COVID-19 accelerated our journey to Factory of the Future

By Helen Adams
Skip Snyder, Senior Partner at IBM Consulting, discusses how COVID-19 has accelerated our journey to Factory of the Future

As we approach the end of the year, and nearly two years since the onset of COVID-19, there is no doubt that COVID-19 has placed tremendous pressure on manufacturing operations around the world. The pandemic forced manufacturers to move millions of workers globally to remote platforms; to rethink and remake supply chains; and shift manufacturing to meet uncertain demands and part shortages like the chip shortage currently plaguing the auto industry and others. 

In particular, this moment has put a harsh spotlight on factory productivity. There is rising pressure for manufacturers to increase their domestic production, talent pipeline, and to make their operations and supply chains more resilient while remaining competitive. 

Technology is a critical piece to solving this puzzle, and while IBM C-suite research shows the pandemic accelerated digital transformation at 59% of surveyed organisations, there is still much more to do.



Harnessing the power of AI + automation + robotics

AI-powered automation is a powerful tool that can help process data and analytics in real time, improve decision making, and perform tasks more efficiently. Oftentimes, most edge and IoT devices in use in factories are stationary, inflexible, and often incapable of responding to rapidly changing environments. In response to this, bringing robotics into the equation along with AI can be a powerful combination and a tool for efficiency and innovation. 

For example, IBM and Boston Dynamics are working together to create new edge payloads for Spot – Boston Dynamics’ agile mobile robot. The mobile robot is designed to help address safety concerns for inspectors for inspections in hard-to-reach or hazardous areas and it equips operations managers with near real time insights on equipment health so they can initiate actions that improve equipment function and uptime. This added productivity gained means operators can spend less time on basic inspection rounds with Spot conducting inspections consistently and frequently, freeing up the team to focus on higher value work.


Thinking “open”

To harness the full potential of AI-powered automation though – along with 5G and edge – enterprises need to think “open” with a hybrid cloud approach for their operations. These enabling technologies have been pushed into the limelight over the past two years for their promise of supporting a new distributed workforce and strengthening IT infrastructures for enterprises. They will serve as necessary tools to prevent latency involved with sending data back-and-forth from the cloud so that, for example, shop floor managers can prevent a machine failure or safety hazards in real time for their workers.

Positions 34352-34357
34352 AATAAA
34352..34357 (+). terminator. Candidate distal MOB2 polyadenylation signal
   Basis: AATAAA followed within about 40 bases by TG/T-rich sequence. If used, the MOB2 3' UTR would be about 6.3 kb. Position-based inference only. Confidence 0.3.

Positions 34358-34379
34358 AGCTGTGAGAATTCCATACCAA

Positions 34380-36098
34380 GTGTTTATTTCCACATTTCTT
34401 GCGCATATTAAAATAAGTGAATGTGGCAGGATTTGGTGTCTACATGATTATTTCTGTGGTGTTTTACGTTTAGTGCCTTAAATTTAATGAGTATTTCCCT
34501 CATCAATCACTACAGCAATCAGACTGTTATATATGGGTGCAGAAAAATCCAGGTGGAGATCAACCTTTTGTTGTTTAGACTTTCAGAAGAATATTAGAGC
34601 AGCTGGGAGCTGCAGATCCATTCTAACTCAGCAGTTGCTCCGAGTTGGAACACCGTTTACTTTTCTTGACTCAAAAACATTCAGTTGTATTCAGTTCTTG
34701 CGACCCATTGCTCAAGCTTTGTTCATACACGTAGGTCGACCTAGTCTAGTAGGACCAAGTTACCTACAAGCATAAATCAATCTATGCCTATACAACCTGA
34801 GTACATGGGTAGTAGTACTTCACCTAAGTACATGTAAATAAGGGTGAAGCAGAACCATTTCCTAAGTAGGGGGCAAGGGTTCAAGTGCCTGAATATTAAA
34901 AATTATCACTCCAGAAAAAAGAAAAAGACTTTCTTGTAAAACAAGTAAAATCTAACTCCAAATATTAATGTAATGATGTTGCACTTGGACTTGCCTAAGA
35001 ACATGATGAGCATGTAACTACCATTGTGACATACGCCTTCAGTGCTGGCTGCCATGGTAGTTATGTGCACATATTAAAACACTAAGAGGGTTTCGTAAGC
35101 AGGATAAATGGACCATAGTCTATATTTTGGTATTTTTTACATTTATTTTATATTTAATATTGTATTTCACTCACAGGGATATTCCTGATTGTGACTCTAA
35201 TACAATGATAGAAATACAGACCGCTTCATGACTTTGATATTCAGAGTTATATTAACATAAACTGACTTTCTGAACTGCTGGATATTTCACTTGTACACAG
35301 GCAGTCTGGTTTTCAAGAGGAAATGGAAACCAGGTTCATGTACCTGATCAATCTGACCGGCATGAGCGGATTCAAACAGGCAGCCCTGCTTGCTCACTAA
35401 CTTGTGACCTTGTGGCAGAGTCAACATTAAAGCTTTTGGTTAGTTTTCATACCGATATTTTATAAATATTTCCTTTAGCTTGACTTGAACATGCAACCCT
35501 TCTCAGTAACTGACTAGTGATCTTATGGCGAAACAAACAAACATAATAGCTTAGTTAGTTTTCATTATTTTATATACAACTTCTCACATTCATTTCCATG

Earlier this year, Siemens announced their plans to apply IBM’s open, hybrid cloud approach to extend the deployment flexibility of MindSphere®, Siemens’ leading industrial IoT platform. Siemens had a vision to drive more real-time value from operational data for manufacturers and plant operators. In one month, a single manufacturing site can generate more than 2,200 terabytes of data according to a report by IBM – yet most data goes unanalysed. 

By combining MindSphere® with IBM’s open technologies, Siemens’ customers will be able to run MindSphere® on premise to reduce complexity and increase connectivity across all areas of their enterprise and plant operations. This emphasis on open strategies unlocks more value from edge computing – a critical technology that enables production line managers to assess and act on real-time data to enhance efficiency, maximise uptime for machinery and safety for the workers. Edge computing brings the processing power to where the data is generated, rather than the other way around.

The past two years have underscored the importance of digital transformation for agility and resiliency in the face of the pandemic. Businesses around the world reported accelerating the digitization of their operations, fundamentally reshaping how work gets done in the new global economy. As complexity grows, there is no clear-cut way to take advantage of the diverse needs of applications and technology use cases: different needs require different environments and cloud providers. 

However, by thinking “open” with a hybrid cloud approach, manufacturers can meet the challenges of the marketplace and reduce the barriers to adopting 5G, security, and hybrid cloud for a smooth transition to the factory of the future.



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